Give drivers €1,000 to scrap polluting cars - Peugeot chief

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The Independent Online

Peugeot Citroën, Europe's second-biggest car maker, is promoting a Europe-wide plan to take older, more polluting cars off the roads by giving their owners a €1,000 (£665) incentive to scrap them.

Peugeot Citroën, Europe's second-biggest car maker, is promoting a Europe-wide plan to take older, more polluting cars off the roads by giving their owners a €1,000 (£665) incentive to scrap them.

The money, which would be paid by governments, could be used to buy a brand new car or a newer second hand one but the owners, if they wish, could choose to pocket the cash instead.

Jean-Martin Folz, the chief executive of the French car manufacturer, said it would be a much more cost-effective way of cutting pollution from cars than offering incentives to buy new energy efficient vehicles such as Toyota's Prius hybrid model which has both a petrol engine and an electric one.

M. Folz insisted that the primary purpose of the scheme would be to tackle carbon dioxide emissions from motor vehicles and not to help the industry sell more cars. A controversial French scheme introduced in the late 1990s which entitled new-car buyers to a large discount provided they traded in an older car was widely condemned as a failure.

"The taxpayers' euros are best invested in eliminating older, more polluting cars and this should be our top priority," M. Folz said. "I have been trying to interest Brussels in this. Everyone seems to think it is a good idea but nobody can agree to do it."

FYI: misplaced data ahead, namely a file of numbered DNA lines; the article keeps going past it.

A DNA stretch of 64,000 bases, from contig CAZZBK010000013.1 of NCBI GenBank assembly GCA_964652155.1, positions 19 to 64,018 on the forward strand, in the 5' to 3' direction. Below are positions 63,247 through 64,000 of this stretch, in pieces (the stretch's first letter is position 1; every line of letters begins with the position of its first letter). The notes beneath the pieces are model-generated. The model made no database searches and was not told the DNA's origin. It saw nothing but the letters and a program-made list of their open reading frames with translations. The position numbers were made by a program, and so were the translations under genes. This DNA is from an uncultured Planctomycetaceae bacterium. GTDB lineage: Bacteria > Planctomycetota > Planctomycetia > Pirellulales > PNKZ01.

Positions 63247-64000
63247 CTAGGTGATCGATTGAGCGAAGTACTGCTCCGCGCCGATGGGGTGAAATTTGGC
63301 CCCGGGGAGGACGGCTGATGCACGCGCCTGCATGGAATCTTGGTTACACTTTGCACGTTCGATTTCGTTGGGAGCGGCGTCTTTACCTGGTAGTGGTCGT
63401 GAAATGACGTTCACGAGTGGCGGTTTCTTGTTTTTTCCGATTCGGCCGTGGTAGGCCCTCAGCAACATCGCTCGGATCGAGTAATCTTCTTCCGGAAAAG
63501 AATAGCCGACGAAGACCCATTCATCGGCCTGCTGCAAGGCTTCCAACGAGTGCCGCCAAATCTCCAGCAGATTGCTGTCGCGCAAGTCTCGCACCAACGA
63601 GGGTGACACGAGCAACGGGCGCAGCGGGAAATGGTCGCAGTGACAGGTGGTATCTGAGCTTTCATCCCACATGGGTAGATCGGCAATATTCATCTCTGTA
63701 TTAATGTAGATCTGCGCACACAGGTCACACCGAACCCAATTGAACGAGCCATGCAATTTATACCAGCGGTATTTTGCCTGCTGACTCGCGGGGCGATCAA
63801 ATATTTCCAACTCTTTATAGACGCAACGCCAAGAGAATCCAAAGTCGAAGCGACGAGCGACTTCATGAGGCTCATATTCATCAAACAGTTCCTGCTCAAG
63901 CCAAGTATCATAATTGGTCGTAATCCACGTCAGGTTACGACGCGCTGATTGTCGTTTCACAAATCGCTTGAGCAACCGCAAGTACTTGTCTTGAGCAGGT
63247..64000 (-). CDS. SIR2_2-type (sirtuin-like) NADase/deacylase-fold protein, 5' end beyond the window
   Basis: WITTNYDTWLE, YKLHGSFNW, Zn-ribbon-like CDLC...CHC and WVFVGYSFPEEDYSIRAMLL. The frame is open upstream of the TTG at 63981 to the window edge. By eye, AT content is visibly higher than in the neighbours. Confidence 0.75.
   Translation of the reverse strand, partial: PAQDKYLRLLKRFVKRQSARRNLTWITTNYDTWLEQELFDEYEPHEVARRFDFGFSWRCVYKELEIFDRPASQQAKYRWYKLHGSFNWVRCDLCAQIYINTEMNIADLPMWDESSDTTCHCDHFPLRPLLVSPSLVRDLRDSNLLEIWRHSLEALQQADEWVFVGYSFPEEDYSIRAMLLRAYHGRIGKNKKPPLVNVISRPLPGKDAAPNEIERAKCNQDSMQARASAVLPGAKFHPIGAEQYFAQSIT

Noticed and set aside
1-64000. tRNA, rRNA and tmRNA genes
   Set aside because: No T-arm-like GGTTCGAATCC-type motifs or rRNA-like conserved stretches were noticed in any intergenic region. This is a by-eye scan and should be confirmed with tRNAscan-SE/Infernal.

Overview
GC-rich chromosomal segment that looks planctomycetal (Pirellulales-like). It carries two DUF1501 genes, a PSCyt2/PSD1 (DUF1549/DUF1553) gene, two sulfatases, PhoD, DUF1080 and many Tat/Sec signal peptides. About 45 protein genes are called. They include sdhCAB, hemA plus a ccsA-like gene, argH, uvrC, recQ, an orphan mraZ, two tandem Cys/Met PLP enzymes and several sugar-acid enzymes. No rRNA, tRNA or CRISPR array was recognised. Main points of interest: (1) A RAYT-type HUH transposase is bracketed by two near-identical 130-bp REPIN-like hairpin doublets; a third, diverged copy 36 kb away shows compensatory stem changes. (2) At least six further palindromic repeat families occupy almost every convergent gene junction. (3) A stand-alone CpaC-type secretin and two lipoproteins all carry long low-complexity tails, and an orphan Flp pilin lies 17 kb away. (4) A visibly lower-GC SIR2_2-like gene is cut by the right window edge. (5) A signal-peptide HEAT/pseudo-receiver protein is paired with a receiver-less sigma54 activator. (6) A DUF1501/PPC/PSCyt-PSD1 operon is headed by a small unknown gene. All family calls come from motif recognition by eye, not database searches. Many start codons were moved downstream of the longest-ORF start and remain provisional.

There are an estimated 190 to195 million cars on Europe's roads, of which up to 40 million do not meet the most basic emissions standards and lack equipment such as catalytic converters. In Britain, nearly 5 million of the 29 million cars on the road are older than 12 years and so pre-date the first voluntary emissions standards introduced across the industry.

M. Folz said it was more important to tackle this legacy of heavily polluting vehicles first before designing cars and engines with much lower emissions.

A new, voluntary agreement limiting emissions from new cars to 140 grams of CO2 per kilometre is about to be adopted by Europe's car makers. But M. Folz said that last year Peugeot produced one third of the cars sold in Europe emitting less than 120 grams of CO2 per kilometre.

The French car maker is developing a number of environmentally-friendly initiatives such as the "stop-and-start system" which stops the car when it is stationary in traffic jams or at traffic lights and then starts it again automatically when the driver wants to move forward. The technology, which can cut fuel consumption by up to 15 per cent in heavy traffic, was introduced last year on the Citroën C3. Peugeot has also built three demonstration vehicles using fuel cell technology which power the car using electricity generated on board from hydrogen and produce no pollutants or CO2 emissions.

But M. Folz ruled out entering the petrol-hybrid market on the grounds that the same 20 to 25 per cent reduction in emissions could be achieved with diesel engines at a fraction of the cost. Peugeot is, however, working on a diesel hybrid in partnership with the UK engineering group Ricardo. The engine, which is some years away from commercial production, would add a few thousand euros to the cost of a car, M. Folz said.

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